Myofibrillar vs Sarcoplasmic Hypertrophy vs Packing

myofibrillar hypertrophy vs sarcoplasmic hypertrophy vs packing

When it comes to muscles increasing in size, an increase in muscle fiber cross-sectional area appears to be one of the primary ways this occurs.

Specifically, there appear to be 3 underlying ways a muscle fiber can increase in cross-sectional area: myofibrillar hypertrophy, sarcoplasmic hypertrophy, and myofibrillar packing.

In this article, we aim to find out which, in any, of these 3 ways of muscle fiber growth are most likely behind an increase in whole muscle size with typical resistance training.

Moreover, we’ll also try to assess if there’s a particular way you can train for either 3 of these underlying ways.

Firstly, to make sure we’re all on the same page, it is useful to define myofibrillar hypertrophy, sarcoplasmic hypertrophy, and myofibrillar packing.

To do so, we first need to understand the structure of a muscle. 

Structure of a Muscle

Muscles are organized in hierarchical layers

Within the whole muscle are fascicles, within fascicles are muscle fibers, and within muscle fibers are myofibrils.

hierarchical layers of muscle

Myofibrils are where the magic of muscle contraction happens, they consist of an array of sarcomeres.

Sarcomeres are what generate muscle force. 

Specifically, when something called the myosin head extends from the myosin filament and pulls on something called the actin filament towards the M-line, force is generated.

muscle contraction
A) Resting sarcomere.
B) The myosin heads extend from the myosin filaments and attach to the actin filaments.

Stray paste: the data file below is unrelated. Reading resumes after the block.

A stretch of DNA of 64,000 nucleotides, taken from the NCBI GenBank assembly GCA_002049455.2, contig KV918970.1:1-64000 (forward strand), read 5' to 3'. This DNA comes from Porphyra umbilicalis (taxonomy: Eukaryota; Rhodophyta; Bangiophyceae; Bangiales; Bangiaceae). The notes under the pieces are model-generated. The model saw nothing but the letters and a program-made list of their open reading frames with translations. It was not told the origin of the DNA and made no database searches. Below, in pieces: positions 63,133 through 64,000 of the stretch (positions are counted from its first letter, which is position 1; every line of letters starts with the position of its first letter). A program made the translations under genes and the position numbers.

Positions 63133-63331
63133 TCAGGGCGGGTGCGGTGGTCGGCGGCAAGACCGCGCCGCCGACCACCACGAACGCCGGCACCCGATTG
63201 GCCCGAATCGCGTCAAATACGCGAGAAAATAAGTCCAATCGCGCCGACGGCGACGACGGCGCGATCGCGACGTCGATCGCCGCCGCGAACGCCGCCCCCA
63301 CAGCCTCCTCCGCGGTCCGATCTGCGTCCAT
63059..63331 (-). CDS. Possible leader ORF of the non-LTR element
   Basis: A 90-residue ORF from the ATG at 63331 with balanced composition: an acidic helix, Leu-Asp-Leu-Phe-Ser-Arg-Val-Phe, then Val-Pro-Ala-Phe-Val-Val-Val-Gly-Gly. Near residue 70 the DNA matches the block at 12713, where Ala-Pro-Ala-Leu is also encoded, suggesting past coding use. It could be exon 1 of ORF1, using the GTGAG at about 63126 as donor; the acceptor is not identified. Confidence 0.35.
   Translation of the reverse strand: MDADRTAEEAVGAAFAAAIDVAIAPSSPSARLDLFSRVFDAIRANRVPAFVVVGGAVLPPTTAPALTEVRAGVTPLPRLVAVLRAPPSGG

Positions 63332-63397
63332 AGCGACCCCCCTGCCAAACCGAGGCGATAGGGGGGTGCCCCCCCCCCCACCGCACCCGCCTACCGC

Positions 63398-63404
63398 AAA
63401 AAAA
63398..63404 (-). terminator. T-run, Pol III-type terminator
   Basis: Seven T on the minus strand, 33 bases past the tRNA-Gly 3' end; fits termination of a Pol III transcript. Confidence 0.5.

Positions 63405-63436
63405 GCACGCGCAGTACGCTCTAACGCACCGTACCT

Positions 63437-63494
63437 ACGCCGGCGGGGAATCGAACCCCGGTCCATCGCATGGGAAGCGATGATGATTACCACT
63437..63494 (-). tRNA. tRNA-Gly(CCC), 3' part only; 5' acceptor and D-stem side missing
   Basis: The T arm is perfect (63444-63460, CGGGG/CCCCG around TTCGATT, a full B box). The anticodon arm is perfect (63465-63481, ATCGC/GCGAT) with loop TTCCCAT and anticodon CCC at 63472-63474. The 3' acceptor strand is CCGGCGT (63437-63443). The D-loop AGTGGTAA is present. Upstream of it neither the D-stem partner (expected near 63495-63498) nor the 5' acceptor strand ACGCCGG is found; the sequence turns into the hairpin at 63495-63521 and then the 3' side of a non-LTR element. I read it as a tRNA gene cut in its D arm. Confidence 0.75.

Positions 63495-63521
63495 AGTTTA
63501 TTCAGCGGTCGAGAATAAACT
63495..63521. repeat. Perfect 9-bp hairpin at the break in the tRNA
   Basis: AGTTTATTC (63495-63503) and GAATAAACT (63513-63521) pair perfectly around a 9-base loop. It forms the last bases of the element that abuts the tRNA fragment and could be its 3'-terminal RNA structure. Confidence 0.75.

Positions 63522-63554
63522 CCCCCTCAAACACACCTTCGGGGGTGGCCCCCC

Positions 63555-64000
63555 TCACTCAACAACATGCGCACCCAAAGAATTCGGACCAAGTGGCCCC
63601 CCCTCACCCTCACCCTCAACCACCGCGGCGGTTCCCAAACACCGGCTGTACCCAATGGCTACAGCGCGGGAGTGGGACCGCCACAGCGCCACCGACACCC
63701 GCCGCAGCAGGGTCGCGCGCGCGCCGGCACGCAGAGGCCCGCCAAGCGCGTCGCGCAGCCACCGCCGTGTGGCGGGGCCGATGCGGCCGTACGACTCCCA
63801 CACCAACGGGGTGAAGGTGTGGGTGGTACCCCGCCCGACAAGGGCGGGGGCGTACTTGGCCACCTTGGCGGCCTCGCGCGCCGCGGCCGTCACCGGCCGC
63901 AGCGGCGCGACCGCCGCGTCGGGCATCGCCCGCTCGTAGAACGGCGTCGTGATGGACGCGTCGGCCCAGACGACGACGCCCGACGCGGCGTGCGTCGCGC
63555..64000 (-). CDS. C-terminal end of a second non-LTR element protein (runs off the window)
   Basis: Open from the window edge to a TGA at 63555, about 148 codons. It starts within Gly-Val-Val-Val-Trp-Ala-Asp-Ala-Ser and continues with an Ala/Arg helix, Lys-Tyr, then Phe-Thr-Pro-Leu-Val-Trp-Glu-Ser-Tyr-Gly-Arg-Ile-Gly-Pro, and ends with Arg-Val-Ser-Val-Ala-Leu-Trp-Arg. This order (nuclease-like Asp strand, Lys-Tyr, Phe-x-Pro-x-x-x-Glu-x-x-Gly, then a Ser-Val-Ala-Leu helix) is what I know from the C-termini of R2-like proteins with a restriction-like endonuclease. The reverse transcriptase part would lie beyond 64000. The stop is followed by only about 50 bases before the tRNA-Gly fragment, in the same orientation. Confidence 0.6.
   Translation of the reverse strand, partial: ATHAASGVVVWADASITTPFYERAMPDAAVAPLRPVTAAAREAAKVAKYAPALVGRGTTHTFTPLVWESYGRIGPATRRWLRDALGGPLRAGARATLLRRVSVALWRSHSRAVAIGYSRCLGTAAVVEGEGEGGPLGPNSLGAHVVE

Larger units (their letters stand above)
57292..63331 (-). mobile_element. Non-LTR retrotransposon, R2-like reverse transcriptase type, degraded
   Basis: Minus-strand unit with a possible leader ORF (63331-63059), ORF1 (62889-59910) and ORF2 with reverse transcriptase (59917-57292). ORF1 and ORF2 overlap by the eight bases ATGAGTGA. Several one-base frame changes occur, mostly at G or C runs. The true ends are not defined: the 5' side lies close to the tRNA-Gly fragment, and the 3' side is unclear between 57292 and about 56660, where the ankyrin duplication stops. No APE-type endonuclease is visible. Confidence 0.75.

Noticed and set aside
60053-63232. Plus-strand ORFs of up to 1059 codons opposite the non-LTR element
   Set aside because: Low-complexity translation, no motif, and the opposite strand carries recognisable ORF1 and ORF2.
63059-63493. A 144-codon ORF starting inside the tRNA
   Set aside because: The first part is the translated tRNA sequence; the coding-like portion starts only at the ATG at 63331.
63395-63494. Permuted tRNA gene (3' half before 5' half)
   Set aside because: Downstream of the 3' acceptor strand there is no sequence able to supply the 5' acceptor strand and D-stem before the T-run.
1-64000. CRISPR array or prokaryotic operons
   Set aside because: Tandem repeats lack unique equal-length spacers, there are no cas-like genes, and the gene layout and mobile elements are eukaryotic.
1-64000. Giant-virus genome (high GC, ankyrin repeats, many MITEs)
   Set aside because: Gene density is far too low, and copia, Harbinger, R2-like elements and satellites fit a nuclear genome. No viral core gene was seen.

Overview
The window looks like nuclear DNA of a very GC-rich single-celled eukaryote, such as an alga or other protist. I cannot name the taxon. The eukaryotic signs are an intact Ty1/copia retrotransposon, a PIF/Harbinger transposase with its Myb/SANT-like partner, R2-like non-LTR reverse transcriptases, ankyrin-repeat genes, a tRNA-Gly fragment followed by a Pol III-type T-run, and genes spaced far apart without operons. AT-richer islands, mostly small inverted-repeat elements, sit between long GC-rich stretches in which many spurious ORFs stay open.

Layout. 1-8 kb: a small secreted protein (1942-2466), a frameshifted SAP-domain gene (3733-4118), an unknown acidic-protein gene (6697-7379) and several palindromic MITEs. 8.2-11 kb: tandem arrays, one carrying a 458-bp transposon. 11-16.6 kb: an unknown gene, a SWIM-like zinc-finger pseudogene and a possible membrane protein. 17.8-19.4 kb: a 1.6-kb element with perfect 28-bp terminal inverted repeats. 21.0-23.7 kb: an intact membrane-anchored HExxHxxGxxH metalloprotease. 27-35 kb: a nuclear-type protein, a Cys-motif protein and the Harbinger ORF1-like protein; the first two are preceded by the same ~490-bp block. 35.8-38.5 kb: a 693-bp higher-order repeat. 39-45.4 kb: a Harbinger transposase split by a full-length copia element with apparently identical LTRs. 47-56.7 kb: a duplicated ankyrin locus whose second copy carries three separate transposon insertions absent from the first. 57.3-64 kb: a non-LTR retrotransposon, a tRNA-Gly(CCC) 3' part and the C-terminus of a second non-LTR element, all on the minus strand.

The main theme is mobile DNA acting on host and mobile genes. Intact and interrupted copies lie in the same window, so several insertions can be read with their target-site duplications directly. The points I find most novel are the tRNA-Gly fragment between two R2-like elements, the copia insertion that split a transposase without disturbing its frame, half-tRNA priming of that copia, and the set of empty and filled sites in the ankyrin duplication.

C) The myosin filaments pull the actin filaments towards to M-line, shortening the sarcomere length.

Defining Myofibrillar Hypertrophy, Sarcoplasmic Hypertrophy, and Myofibrillar Packing

To define each of the 3 underlying ways a muscle fiber can increase in cross-sectional area, we need to return to the muscle fiber level.

As we’ve mentioned, muscle fibers contain myofibrils, which are what generate force via their sarcomeres.

Everything else within the muscle fiber can be considered the sarcoplasm. 

The sarcoplasm largely consists of water but also contains other components, such as glycogen, sarcoplasmic proteins, and non-contractile organelles (like mitochondria, the sarcoplasmic reticulum, and transverse tubules). 

anatomy of muscle fiber
Cross-section of muscle fiber

Myofibrillar hypertrophy is where the myofibrils and sarcoplasm grow at the same pace, meaning the relative space taken up by the myofibrils and sarcoplasm remains the same.

myofibrillar hypertrophy
Myofibrillar hypertrophy

Sarcoplasmic hypertrophy is where the sarcoplasm grows at a greater pace than the myofibrils, meaning the relative space taken up by the sarcoplasm becomes greater.

sarcoplasmic hypertrophy
Sarcoplasmic hypertrophy

It’s important to emphasize the myofibrils have not decreased in size or number.

Rather, the myofibrils could have very well grown, but it’s just the sarcoplasm grew at a faster pace.

Or alternatively, the myofibrils may have not grown at all, while the sarcoplasm only grew.

Myofibrillar packing is where the myofibrils grow at a greater pace than the sarcoplasm, meaning the relative space taken up by the myofibrils becomes greater.

myofibrillar packing
Myofibrillar packing

Again, it’s important to emphasize the sarcoplasm has not decreased in size.

Now, one noteworthy point with myofibrillar packing is that it’s plausible myofibrils grow yet do not increase the cross-sectional area of a muscle fiber (this is shown in the image above).

Nonetheless, there are two ways I’m aware of where myofibrillar packing can still increase muscle fiber cross-sectional area.

Firstly, it’s possible myofibrils can grow to the point where they push the outer wall of a muscle fiber, thereby creating an increase in cross-sectional area.

Or secondly, along with myofibril growth, the sarcoplasm does grow to a degree, collectively creating an increase in muscle fiber cross-sectional area. It’s important to emphasize in this scenario, although the sarcoplasm grows, myofibril growth would outpace the sarcoplasm growth, as this is following the myofibrillar packing definition.